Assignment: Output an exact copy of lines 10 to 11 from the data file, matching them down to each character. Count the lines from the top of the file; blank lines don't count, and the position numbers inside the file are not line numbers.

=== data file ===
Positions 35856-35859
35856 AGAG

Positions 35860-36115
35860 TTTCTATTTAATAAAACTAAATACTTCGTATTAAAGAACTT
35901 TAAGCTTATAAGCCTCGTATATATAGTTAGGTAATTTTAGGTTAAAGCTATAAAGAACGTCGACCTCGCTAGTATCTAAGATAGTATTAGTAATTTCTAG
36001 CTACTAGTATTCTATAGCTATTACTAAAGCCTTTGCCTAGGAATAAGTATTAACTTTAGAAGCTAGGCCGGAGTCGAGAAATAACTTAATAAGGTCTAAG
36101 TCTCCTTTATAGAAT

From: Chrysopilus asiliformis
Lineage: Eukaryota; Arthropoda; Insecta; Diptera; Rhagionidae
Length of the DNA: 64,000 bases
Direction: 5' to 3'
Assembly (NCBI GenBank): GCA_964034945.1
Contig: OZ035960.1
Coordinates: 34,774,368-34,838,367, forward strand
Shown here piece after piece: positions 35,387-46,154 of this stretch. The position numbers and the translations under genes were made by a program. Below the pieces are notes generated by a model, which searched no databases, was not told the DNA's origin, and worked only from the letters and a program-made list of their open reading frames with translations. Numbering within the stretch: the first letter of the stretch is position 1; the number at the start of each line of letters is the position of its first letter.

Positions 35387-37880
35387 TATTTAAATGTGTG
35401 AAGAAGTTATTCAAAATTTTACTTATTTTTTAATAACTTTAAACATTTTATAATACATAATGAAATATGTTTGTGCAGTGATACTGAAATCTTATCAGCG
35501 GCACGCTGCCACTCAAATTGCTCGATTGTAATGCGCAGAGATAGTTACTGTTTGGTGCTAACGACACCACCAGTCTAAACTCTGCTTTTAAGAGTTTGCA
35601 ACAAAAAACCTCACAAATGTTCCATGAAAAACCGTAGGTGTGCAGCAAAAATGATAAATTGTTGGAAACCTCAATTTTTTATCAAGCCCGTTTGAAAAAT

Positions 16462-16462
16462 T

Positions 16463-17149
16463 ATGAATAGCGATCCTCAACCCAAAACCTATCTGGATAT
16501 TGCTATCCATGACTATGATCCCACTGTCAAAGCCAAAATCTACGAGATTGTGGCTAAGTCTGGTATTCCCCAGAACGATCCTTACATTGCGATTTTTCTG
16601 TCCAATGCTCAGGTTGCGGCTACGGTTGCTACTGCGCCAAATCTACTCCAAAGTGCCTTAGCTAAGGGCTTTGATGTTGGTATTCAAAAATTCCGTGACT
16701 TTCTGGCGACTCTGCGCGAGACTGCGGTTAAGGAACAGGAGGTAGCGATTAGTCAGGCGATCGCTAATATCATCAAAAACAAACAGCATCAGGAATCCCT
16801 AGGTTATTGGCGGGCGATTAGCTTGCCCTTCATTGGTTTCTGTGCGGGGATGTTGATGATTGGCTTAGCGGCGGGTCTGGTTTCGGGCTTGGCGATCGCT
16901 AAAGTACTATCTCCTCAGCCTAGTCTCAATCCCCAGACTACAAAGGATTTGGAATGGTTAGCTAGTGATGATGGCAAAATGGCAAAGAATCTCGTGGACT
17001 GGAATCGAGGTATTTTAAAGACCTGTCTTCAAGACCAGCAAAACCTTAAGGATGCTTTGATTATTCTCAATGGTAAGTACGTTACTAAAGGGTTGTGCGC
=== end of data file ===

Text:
Length of the DNA: 64,000 bases
Direction: 5' to 3'